Present yourself well

When I’m talking about our potential applicants with my supervisor, the first, and most important, thing she wants to know is how well the presented themselves at the interview.  That means how comfortable they are talking to people, how well they communicate, how easily they handle questions and the shifting dialogue, and how confident they seem in general.  That’s really the purpose of the interview.  I already know your technical abilities from your resume, and while discussing the application of them is important, it’s more important for me to get a sense of who you are, how you relate to people, and how you would fit in the office.

Confidence is the big thing.  That’s eye contact, a straight and open posture, and a clear speaking voice.  Beyond that, just try to hold a conversation.  Give fairly elaborate answers, even if the question’s simple.  If a question doesn’t directly apply, find some way for it to indirectly apply.  Be proud and brag a bit.  The interview’s all about you, so go ahead and use that.

It’s ok to be nervous

This is one of the first things I learned when I started picking up public speaking.  Nobody can tell you’re nervous as much as you can.  So long as you don’t freeze or start blabbering, the signs are nowhere near as apparent as you might think.  I do feel for my interviewees.  They’re immediately thrown off, being interviewed by a sexy man-god who’s not that much older than they are.  It can be nerve wracking, and I know for a lot of them it is, because I shake their hand at the end of the interview and it is often soaked in sweat.  Before that, though, they just seem to be handling everything casually, and that’s what really matters.  If an interviewee isn’t nervous at all, more often then not it means they don’t care about the job.  Getting your nerves a little on edge is natural, and as long as you don’t linger on it, it probably isn’t going to harm your interview any.  So just relax about being nervous.

Leave your parents at home

You wouldn’t think I’d have to include this.  I’d never have thought I’d have to include it.  Experience has proven me wrong, though.  Not getting into specifics here, because the specifics are ridiculous, but if your mom comes into play at any point, you’ve lost the job.  Because that’s just ridiculous.  No, your mom arguing with me is not going to get me to change my mind.  No, I don’t care what your mom has to say about you.  It’s always the mother, too.  This is something you need to do on your own.  If your mom gets involved in any way, you’re not ready to have a job.

Post-interview

Don’t be a dick

Some jobs will send you a rejection if you sent in an application and didn’t get the job, whether you made it to an interview or not.  Some will just send you a rejection if you made the interview.  I’ll actually give a phone call to everyone we interviewed and let them know the results that way, but I understand I’m a little unusual in that regard.  If you didn’t get the job, don’t be a dick, no matter how they let you know.  Rejections don’t usually require a response, but if you’re getting back to them in any way, thanking the employer for their time should be the only thing you do.  I’ve had people get angry with me over not being selected, and the only thing that accomplishes is getting them blacklisted from the organization.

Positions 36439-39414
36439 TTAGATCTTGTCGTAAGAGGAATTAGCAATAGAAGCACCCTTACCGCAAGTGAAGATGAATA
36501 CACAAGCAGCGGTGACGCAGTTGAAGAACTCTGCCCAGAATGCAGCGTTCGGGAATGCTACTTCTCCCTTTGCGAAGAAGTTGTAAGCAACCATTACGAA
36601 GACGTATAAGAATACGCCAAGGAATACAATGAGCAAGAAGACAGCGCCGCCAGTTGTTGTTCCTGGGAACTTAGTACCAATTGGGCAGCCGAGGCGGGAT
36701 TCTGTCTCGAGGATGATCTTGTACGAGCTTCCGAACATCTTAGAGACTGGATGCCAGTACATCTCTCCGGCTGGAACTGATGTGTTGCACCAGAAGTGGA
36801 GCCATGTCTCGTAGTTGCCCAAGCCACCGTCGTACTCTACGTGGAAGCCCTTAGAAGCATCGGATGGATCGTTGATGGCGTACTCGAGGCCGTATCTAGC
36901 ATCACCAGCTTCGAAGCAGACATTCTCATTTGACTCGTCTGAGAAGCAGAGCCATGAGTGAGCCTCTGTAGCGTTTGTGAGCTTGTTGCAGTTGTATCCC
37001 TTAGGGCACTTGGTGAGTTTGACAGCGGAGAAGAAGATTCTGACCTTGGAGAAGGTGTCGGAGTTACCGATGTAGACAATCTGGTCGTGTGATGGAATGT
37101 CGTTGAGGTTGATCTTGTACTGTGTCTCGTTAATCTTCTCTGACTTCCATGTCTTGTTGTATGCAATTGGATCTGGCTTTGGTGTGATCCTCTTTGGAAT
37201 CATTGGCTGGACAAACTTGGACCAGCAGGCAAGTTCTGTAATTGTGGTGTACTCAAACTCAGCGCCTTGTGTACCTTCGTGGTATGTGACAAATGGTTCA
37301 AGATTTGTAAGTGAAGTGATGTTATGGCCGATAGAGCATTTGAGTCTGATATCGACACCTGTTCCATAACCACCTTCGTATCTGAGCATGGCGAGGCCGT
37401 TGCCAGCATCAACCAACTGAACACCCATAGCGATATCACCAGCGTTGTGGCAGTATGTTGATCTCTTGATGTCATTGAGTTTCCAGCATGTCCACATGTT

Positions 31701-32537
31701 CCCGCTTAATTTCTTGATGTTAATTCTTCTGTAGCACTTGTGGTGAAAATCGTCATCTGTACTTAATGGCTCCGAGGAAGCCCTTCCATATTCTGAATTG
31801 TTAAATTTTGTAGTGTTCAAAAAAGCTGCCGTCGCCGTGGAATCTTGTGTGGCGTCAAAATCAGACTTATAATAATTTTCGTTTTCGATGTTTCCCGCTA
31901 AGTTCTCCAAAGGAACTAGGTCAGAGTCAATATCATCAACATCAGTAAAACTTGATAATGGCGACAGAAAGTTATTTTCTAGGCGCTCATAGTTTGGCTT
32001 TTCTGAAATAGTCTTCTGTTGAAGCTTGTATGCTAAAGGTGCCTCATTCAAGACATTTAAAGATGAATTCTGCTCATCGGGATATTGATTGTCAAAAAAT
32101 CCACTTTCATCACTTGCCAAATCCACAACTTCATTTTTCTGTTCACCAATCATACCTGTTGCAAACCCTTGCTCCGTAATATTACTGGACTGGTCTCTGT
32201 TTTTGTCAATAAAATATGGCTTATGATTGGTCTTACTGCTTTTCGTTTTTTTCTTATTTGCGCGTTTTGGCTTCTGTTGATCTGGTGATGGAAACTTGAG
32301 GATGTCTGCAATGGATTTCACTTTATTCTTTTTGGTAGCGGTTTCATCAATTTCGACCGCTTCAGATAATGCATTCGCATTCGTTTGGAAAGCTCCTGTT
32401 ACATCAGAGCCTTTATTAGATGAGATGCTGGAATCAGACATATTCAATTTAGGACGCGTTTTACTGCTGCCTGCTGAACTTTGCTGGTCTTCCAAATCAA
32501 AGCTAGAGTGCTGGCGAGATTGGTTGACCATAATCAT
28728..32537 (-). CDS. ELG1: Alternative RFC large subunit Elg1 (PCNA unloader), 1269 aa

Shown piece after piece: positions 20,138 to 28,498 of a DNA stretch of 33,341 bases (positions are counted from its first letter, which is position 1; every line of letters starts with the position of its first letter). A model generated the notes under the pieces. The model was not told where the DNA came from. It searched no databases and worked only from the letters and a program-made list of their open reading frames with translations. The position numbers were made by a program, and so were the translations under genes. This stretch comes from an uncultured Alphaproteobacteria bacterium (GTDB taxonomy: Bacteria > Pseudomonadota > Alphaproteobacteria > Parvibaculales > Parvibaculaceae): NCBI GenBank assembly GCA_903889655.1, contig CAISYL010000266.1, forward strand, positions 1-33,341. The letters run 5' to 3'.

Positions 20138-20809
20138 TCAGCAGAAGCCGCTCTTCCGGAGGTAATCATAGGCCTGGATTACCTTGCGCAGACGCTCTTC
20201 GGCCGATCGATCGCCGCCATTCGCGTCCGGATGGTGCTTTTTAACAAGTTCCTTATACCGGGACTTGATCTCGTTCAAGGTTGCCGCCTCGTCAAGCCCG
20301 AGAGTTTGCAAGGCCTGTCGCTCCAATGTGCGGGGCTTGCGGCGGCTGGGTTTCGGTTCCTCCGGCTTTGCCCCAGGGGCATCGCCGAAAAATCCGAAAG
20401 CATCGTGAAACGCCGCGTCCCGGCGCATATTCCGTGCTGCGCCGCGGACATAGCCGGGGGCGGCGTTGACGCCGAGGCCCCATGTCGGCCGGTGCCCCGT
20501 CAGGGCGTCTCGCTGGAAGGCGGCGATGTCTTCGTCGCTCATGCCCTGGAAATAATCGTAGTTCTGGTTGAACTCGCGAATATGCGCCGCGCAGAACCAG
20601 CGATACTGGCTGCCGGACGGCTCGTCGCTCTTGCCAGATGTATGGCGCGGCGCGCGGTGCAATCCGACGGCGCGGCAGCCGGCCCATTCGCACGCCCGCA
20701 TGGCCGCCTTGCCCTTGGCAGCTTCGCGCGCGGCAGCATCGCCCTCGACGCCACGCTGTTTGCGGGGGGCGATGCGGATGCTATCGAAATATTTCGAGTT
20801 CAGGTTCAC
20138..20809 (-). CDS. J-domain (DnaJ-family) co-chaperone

And… that’s about all that comes to mind right now.  For those of you checking in hoping to see some video game related content, don’t worry, we’ll be back to that soon.

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5 responses to “Basic Knowledge for the First-Time Job Seeker

  1. All true/useful. Hopefully everyone who applies for a job/internship knows these things, or has the forethought to do a google search on ‘Job Seeking 101′.

    I wish high schools would teach students the basics on interview etiquette and writing resumes. Career Centers at colleges do a lot of this, but some of the stories I’ve heard from various counselors about students’ resume drafts are a tad pathetic. Moreover, not everyone goes to college, and a lot of high schoolers apply for summer jobs before matriculating. They’d find this knowledge useful, earlier.

    • Yeah, I figure most people who’ve already been through a job or two will have picked up on most of this already, but there’s still a surprising amount of people I deal with in these openings that either don’t know or don’t care to put it to work. Also, funny story, I used to be just as bad. I started with the company I work with now in the same entry-level position I’m in charge of recruiting for this summer, and while I did have a resume prepared, otherwise I barely knew what I was doing.

      I remember going to a lot of mandatory career sessions my last two years of high school, but I’m not sure how widespread those are. I know college career centers are usually pretty helpful, but not too many students use them, and yeah, a lot of their resumes are pathetic. We do usually end up with some pretty strong candidates for these entry-level positions, but we have to sort through a fair bit of chaff to get there.

      • It must be a fair bit of irony that you’ve come full circle. I’m not sure how many people use the career center’s resources. There must be statistics somewhere.

        Regarding high schools: mine was fairly decent, even getting a recognition award from the Dept. of Education last year, yet there were no career sessions like you’re describing. It might be a cultural artifact – the guidance office is amazing at college help, since over 95% of seniors apply. But the lack of consistency is a problem. There wasn’t any type of ‘life skills’ class for job searching, finance management, etc, that people need to know.

    • Thanks! And you’re talking the Ocean at the End of the Lane? Yeah, that one’s by Neil Gaiman, although it’s a straight novel, rather than a graphic novel. It’s got words and paragraphs and everything!